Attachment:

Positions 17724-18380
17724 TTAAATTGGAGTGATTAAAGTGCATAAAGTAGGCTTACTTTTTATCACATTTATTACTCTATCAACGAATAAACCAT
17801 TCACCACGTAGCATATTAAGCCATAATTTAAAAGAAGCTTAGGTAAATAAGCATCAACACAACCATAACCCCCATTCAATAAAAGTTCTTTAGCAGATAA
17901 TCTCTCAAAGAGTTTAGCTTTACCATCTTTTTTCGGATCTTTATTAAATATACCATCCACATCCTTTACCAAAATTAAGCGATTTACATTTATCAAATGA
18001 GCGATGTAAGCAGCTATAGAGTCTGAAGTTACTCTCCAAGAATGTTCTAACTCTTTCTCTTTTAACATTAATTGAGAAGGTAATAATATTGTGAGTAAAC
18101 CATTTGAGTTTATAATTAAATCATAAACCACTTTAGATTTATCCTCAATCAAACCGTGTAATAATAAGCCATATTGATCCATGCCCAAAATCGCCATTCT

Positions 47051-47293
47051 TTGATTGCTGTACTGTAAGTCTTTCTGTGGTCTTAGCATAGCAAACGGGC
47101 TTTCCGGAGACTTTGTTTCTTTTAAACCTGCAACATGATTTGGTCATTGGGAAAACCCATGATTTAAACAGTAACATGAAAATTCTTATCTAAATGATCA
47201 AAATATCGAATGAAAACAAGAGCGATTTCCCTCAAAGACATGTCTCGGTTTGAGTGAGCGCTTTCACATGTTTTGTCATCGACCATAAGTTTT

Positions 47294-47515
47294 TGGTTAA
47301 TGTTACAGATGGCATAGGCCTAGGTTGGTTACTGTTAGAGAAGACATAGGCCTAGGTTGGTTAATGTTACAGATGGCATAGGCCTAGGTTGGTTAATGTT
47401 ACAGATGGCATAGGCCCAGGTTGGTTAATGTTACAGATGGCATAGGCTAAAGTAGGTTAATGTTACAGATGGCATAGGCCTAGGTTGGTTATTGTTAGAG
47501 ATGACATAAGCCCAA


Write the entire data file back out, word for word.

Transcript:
Positions 17724-18380
17724 TTAAATTGGAGTGATTAAAGTGCATAAAGTAGGCTTACTTTTTATCACATTTATTACTCTATCAACGAATAAACCAT
17801 TCACCACGTAGCATATTAAGCCATAATTTAAAAGAAGCTTAGGTAAATAAGCATCAACACAACCATAACCCCCATTCAATAAAAGTTCTTTAGCAGATAA
17901 TCTCTCAAAGAGTTTAGCTTTACCATCTTTTTTCGGATCTTTATTAAATATACCATCCACATCCTTTACCAAAATTAAGCGATTTACATTTATCAAATGA
18001 GCGATGTAAGCAGCTATAGAGTCTGAAGTTACTCTCCAAGAATGTTCTAACTCTTTCTCTTTTAACATTAATTGAGAAGGTAATAATATTGTGAGTAAAC
18101 CATTTGAGTTTATAATTAAATCATAAACCACTTTAGATTTATCCTCAATCAAACCGTGTAATAATAAGCCATATTGATCCATGCCCAAAATCGCCATTCT

Positions 47051-47293
47051 TTGATTGCTGTACTGTAAGTCTTTCTGTGGTCTTAGCATAGCAAACGGGC
47101 TTTCCGGAGACTTTGTTTCTTTTAAACCTGCAACATGATTTGGTCATTGGGAAAACCCATGATTTAAACAGTAACATGAAAATTCTTATCTAAATGATCA
47201 AAATATCGAATGAAAACAAGAGCGATTTCCCTCAAAGACATGTCTCGGTTTGAGTGAGCGCTTTCACATGTTTTGTCATCGACCATAAGTTTT

Positions 47294-47515
47294 TGGTTAA
47301 TGTTACAGATGGCATAGGCCTAGGTTGGTTACTGTTAGAGAAGACATAGGCCTAGGTTGGTTAATGTTACAGATGGCATAGGCCTAGGTTGGTTAATGTT
47401 ACAGATGGCATAGGCCCAGGTTGGTTAATGTTACAGATGGCATAGGCTAAAGTAGGTTAATGTTACAGATGGCATAGGCCTAGGTTGGTTATTGTTAGAG
47501 ATGACATAAGCCCAA